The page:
Medicare wants to save healthcare providers by changing the system.
Ironically, Medicare and Congress are trying to save Medicare by making adjustments that threaten to destroy the health care system.
In order to give congress more time to act to prevent the 10.6% cut in the Physicians' Fee Schedule, the Centers for Medicare and Medicaid Services (CMS) will pinch the cash-flow pipeline until at least July 15th.
Cash flow is the lifeblood of any business and represents the majority of payments to medical practices in retirement areas, such as Florida.
Kevin Schweers, a spokesman for the Department of Health and Human Services, said Monday the Centers for Medicare and Medicaid Services will hold doctors' Medicare claims for services delivered on or after July 1. Claims for services received on before June 30 will be processed as usual, he said. By holding claims for health care services that are delivered on or after July 1, CMS will not be making any payments on the 10.6 percent reduction until July 15 at the earliest," Schweers said.The CMS action seems reminiscent of a statement attributed to an American major during the Vietnam war...
"After the village of Ben Tre was virtually destroyed, an American Major said to journalist Peter Arnett (who would become famous for his work on CNN during the Gulf War),"It became necessary to destroy the village in order to save it."
The CMS freeze is designed to prevent providers' accounting workload from going up since retroactive changes to the fee schedule necessitate billing small amounts that increase billing volume without increasing provider revenues proportionally.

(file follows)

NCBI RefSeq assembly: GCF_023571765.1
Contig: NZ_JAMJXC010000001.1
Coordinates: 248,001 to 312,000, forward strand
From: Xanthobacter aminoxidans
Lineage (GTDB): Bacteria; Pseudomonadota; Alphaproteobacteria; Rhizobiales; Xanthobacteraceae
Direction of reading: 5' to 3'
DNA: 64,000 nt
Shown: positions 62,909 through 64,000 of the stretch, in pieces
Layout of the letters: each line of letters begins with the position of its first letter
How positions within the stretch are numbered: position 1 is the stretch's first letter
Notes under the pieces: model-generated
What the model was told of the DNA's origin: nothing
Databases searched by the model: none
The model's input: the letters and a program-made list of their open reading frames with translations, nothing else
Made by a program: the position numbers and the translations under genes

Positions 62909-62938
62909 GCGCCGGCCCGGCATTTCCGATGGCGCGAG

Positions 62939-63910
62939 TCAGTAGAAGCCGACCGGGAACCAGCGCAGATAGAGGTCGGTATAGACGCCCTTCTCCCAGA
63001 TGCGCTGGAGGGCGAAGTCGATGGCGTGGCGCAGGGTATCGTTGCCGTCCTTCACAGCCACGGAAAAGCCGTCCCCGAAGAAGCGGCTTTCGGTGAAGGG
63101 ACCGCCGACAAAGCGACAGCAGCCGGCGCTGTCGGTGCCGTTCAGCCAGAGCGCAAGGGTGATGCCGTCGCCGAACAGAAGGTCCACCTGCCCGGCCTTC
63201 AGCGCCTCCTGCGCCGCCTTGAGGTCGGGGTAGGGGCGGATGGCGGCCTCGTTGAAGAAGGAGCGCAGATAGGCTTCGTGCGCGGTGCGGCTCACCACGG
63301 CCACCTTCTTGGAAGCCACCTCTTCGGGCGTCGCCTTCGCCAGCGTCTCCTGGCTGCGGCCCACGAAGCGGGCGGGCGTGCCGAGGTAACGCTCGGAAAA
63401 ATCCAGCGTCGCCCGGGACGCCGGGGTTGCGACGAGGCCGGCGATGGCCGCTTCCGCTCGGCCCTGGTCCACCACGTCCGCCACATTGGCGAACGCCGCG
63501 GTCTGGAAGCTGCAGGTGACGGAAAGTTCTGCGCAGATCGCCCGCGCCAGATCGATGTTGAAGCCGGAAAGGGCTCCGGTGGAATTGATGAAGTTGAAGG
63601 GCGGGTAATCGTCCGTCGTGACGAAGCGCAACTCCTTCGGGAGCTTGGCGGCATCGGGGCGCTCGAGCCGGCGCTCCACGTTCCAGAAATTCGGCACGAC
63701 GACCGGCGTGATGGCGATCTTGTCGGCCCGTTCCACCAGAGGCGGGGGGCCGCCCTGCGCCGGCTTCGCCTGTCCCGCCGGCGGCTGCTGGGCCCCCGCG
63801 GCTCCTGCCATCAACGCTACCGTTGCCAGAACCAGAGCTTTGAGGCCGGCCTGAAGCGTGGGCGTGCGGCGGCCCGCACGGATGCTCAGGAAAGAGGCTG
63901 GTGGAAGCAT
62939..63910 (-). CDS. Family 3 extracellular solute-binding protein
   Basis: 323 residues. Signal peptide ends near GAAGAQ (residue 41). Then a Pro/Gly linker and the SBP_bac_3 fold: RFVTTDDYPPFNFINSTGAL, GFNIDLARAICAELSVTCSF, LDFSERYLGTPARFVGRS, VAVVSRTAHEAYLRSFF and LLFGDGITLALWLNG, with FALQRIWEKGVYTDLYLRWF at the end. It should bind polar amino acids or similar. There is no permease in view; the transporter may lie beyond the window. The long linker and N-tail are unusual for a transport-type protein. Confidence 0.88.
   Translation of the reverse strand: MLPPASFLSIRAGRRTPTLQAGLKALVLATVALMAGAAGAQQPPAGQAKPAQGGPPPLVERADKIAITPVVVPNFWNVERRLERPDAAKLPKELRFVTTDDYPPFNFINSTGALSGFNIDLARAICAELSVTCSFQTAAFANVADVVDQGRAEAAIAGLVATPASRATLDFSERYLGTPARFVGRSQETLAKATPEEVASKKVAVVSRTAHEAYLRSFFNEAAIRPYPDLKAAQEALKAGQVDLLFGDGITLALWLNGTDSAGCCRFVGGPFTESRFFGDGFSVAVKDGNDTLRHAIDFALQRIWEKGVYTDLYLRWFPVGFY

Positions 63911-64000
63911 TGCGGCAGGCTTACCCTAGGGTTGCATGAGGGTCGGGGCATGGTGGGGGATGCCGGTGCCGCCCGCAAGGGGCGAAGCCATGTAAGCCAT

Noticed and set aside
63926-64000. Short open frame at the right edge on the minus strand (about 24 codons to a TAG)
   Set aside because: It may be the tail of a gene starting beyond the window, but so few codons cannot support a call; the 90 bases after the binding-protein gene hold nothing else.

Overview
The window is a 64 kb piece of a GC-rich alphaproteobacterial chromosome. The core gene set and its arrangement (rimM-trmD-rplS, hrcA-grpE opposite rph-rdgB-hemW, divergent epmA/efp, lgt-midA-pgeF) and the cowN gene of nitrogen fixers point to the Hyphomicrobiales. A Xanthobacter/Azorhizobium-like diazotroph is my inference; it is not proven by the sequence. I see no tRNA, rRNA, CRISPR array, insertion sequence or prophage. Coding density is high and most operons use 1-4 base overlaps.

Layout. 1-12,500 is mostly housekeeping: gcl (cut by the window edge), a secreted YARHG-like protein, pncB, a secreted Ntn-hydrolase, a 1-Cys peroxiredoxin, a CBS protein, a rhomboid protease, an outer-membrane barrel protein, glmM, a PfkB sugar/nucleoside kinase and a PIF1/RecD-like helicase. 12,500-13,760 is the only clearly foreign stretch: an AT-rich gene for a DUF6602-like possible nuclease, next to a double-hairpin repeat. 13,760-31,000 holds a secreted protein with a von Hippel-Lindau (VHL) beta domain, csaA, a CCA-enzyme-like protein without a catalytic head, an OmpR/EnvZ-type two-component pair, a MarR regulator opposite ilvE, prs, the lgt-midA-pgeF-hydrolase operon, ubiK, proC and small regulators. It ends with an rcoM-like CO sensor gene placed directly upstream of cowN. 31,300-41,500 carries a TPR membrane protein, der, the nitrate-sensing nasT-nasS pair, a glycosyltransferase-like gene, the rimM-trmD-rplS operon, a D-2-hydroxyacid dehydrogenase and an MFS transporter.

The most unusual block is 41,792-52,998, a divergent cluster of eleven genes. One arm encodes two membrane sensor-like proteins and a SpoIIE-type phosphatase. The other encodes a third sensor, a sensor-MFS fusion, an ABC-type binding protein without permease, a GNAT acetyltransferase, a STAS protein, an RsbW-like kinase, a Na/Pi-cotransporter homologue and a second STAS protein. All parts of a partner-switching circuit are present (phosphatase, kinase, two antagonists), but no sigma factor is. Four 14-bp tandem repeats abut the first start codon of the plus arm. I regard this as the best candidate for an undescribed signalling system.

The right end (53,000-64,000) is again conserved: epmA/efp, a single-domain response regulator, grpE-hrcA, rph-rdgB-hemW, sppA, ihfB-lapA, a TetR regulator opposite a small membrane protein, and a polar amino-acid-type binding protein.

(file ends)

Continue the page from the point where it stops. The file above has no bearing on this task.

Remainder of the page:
Local groups across the nation, such as the Manatee Medical Society, are mobilizing support to encourage the Senate to get behind HR 6331 the Medicare Improvements for Patients and Providers Act of 2008.
When the Senate re-convenes on July 7th the Senators will have another chance to vote to prevent the 10.6% cut to the Physicans' Fee Schedule.
Everyone knows the direction Medicare and social security must go down in order to supply the Baby Boomers with pension and health care services and funds.
Why not a 2% cut every year, scheduled and anticipated, rather than a draconian 10% that prompts a PAC funding and lobbying bonanza every six months?
As a physical therapist, I make a physical therapy diagnosis on every patient I treat.
A healthcare policymaker would diagnose the financing of the Medicare system as broken.